Keeping Score

If you play sports it’s very easy to know how you’re doing. Just check the score. In selling there is no program or scorecard. Sure, you can check your sales figures, but selling may take several calls. Unless we make a joint sales call, we have no one to ask., “How’d I do?” Until we get the order, how do we know how we’re doing? Let’s keep score in a different way.

The 80/20 rule. You can tell the quality of the sales call by who is doing the talking. If your customer is doing 80% of the talking and you’re talking 20% give yourself some points. We want customers to feel comfortable with us. We need the information that only they have. We also need to hear if and how our customers understand our message. We can only learn this if they talk with us. If we remember that telling is not selling, we can appreciate letting the customer do most of the talking. Bob Pike, a nationally recognized sales trainer, told me about a very important study of commissioned salespeople He said the only predictor of success was the amount of talking done by the salesman. The successful salesman talked 12 minutes while the less successful salesman talked 23 minutes.

What do they do? I always like to see a customer nodding, smiling or attentive to my selling message. I interpret this as approval of my message and me. There are some customers who are uncomfortable showing emotions, so we may not see them smiling even if they are agreeing with us. For them, I watch their body position. I check to see if their body is facing me when we’re sitting. I’ve been in joint sales calls where I actually saw the customer change his body position and point to the salesman he feels most comfortable with. It’s like a magnetic dial. Give yourself some more points if your customer is facing you or turns to face you.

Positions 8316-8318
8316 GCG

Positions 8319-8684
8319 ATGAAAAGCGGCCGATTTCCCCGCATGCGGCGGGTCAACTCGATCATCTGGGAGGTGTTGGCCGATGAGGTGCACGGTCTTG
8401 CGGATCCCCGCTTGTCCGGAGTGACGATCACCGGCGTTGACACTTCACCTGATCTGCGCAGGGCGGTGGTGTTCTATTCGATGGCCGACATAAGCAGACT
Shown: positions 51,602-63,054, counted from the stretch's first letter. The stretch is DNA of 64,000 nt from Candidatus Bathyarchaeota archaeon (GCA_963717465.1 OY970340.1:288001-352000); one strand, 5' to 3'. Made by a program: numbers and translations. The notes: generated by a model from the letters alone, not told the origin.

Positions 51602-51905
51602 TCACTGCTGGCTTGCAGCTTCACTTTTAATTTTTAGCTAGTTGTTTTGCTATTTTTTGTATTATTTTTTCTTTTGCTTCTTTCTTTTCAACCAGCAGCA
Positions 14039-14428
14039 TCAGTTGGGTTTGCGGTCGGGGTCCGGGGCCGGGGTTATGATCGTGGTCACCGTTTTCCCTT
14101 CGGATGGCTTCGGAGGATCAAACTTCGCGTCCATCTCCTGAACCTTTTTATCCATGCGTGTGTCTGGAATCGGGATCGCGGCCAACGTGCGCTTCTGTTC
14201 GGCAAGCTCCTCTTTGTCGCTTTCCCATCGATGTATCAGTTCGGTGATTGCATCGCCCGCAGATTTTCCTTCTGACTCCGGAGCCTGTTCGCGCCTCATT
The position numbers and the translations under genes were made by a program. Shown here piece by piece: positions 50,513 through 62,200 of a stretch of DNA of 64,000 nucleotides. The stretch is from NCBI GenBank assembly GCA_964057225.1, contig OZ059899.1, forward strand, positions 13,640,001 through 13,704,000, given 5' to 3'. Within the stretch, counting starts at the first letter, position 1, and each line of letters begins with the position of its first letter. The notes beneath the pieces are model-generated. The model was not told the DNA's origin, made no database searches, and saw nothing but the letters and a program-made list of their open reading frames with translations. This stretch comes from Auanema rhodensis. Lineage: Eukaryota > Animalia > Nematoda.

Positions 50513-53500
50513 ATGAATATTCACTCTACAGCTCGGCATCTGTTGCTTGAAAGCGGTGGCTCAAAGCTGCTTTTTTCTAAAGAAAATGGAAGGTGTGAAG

What next? At the end of the sales call do you agree on the next steps and deadlines for both you and your customer? You have now increased the odds that the actions will occur. Most people will honor their words and their commitments. If you clearly identify next steps, give yourself more points.

What do you do with all these points? Take all your points and score yourself after each sales call. After several calls, you’ll see if you are maintaining your selling performance average. There are also bonus selling points.

Give yourself some bonus points if you made your sales goals this year. If you gave it all you had and didn’t make your goals, give yourself some points, too. After all, we are striving for excellence, not perfection. The two are different. If your goals for 1999 are already written, quantified, achievable, give yourself more points. You can now hit the ground running in 2000 with a clear path and destination in mind. Now that you’ve got your score for this year, get ready for the new game next year. Wishing you a happy and healthy Selling New Year.

Reprinted with permission from Strategic Selling. Copyright Maura Schreier-Fleming

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